Guidelines for Review of Local Laws Affecting Direct Farm Marketing Activities notes that the activity will contribute to the production, preparation and marketing of crops, livestock, or livestock products. The activity must be used as part of a marketing strategy with the primary purpose of the activity to sell the farm’s products or services, not to serve as a recreational use of the land. If a farm is conducting on-farm special events and charging admission, facility rental, or vendor fees then the annual sales of the farm’s crops, livestock and livestock products must exceed the admission, rental, and vendor fees less the farm’s actual cost to offer the activity or hold the event. Farmers must keep sufficient records to prove that the requirement is met.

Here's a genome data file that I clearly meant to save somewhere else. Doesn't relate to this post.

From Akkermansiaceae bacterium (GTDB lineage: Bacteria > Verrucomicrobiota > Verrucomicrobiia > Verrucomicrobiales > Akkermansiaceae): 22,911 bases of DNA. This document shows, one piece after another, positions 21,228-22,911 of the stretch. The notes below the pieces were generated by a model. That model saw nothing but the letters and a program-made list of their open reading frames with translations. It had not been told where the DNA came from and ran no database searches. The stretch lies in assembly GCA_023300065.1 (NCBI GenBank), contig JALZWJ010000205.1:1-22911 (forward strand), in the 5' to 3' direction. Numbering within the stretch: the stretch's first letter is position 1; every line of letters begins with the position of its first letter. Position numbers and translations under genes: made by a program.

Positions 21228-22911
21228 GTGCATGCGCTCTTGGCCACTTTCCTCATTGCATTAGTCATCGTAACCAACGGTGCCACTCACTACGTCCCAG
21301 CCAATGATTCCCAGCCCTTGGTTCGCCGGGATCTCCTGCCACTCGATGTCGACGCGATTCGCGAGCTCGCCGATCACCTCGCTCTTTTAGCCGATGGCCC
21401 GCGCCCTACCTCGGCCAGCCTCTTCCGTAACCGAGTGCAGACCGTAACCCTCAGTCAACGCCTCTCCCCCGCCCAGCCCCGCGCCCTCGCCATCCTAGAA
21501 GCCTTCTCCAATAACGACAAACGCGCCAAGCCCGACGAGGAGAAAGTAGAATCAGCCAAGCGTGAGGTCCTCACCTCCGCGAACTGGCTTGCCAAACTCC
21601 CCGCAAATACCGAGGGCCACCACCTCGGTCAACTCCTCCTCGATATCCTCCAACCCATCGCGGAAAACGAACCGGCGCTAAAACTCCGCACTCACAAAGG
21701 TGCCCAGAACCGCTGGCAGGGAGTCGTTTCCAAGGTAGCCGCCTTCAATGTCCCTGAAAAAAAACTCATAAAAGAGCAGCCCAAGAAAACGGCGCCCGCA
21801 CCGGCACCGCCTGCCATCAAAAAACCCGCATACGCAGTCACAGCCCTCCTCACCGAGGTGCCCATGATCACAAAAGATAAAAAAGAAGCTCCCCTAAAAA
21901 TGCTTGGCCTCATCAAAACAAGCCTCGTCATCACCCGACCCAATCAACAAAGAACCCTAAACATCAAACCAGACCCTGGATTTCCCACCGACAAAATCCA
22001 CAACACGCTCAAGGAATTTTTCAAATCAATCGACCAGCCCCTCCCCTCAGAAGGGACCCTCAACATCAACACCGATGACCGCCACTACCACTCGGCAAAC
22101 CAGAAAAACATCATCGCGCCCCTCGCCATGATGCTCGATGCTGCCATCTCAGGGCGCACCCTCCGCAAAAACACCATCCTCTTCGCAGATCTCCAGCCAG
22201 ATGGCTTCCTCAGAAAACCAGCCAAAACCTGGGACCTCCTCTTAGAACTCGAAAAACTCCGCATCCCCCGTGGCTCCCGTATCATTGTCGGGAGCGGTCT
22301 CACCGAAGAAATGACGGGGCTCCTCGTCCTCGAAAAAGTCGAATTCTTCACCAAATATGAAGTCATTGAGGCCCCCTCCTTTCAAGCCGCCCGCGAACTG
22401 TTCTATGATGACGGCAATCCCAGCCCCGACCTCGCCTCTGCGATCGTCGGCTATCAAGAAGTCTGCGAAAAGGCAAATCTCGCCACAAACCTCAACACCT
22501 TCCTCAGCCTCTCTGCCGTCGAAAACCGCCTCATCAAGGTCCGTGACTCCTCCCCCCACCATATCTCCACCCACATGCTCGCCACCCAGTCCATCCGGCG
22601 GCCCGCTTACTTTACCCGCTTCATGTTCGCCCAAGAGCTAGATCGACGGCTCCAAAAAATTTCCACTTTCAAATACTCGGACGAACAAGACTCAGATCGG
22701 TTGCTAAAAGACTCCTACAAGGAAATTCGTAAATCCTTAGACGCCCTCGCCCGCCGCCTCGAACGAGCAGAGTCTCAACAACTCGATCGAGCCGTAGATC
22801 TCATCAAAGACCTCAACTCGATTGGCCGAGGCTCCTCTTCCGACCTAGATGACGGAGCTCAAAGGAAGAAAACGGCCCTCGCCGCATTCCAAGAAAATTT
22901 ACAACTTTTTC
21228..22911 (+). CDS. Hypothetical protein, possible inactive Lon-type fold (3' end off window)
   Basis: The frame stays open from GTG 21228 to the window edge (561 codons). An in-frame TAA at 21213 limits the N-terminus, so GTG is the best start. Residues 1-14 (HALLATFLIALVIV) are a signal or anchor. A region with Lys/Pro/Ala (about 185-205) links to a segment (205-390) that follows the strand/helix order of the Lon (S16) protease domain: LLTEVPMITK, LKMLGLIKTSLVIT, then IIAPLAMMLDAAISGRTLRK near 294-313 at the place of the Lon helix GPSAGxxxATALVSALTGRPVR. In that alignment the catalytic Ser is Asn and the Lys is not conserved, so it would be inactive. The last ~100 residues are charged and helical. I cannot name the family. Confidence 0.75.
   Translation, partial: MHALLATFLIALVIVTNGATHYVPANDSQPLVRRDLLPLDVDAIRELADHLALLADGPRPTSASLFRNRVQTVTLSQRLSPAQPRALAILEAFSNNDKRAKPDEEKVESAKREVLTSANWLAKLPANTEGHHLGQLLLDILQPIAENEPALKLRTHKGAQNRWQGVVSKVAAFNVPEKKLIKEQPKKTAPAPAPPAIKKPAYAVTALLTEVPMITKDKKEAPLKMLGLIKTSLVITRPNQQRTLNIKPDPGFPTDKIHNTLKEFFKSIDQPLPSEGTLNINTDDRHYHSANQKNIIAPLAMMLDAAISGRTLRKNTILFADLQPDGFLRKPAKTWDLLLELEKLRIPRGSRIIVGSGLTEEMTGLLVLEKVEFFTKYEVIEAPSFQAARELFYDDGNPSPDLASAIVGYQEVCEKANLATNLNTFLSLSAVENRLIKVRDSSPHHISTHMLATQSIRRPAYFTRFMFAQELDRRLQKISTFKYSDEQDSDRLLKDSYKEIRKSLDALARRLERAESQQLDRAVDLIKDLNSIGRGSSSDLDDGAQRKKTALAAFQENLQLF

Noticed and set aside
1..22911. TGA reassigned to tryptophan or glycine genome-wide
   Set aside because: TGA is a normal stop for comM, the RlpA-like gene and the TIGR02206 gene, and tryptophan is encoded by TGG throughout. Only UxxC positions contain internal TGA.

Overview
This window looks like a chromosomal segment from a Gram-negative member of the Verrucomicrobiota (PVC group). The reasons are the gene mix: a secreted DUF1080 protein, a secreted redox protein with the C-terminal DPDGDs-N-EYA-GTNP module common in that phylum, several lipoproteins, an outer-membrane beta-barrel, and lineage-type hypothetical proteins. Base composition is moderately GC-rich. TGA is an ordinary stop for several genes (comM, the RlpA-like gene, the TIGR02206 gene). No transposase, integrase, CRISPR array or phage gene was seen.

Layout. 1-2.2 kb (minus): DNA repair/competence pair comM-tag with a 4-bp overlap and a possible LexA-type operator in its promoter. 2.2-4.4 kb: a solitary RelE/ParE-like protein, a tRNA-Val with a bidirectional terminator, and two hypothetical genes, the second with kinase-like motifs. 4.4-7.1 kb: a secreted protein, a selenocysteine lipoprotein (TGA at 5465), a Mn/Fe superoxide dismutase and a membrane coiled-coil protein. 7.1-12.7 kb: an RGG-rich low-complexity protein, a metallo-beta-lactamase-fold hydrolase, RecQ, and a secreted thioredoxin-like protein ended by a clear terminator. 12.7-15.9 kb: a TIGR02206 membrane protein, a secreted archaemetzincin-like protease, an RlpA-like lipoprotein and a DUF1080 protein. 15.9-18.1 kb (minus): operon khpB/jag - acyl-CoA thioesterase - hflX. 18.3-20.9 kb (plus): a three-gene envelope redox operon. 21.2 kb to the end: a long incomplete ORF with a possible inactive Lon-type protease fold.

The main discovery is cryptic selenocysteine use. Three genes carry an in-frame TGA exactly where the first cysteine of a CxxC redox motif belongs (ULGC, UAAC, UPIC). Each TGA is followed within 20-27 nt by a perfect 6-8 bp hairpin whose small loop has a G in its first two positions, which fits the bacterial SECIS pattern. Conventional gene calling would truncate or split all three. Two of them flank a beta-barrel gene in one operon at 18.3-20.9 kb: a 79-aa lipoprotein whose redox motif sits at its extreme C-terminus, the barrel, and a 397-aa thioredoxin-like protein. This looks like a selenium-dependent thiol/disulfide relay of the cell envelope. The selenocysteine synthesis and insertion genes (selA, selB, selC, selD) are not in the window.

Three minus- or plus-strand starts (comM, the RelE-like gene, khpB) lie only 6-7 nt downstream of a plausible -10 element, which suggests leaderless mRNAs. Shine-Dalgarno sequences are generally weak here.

Guideline for Review of Local Laws Affecting Farm Distilleries, Breweries and Wineries indicates that on-farm wedding receptions, parties and special events are part of a farm operation under certain conditions. The per event sales of the farm’s distilled or brewed products, wine and wine-related products must exceed the fees charged for such activities. Farm distilleries, breweries and wineries must keep sufficient records to prove that this requirement is met. As requested the Department reviews these activities on a case-by-case basis.

Agriculture Marketing Resource Center 

The Agricultural Marketing Resource Center has an exhaustive list of resources useful for people who want to start or expand an agri-tourism enterprise.


Page content compiled by Derek Simmonds, Agricultural Economic Development Specialist at CCE-Seneca County.

Contact

Margaret Ball
Agriculture Development Specialist
mgb225@cornell.edu
607-687-4020

Last updated August 15, 2017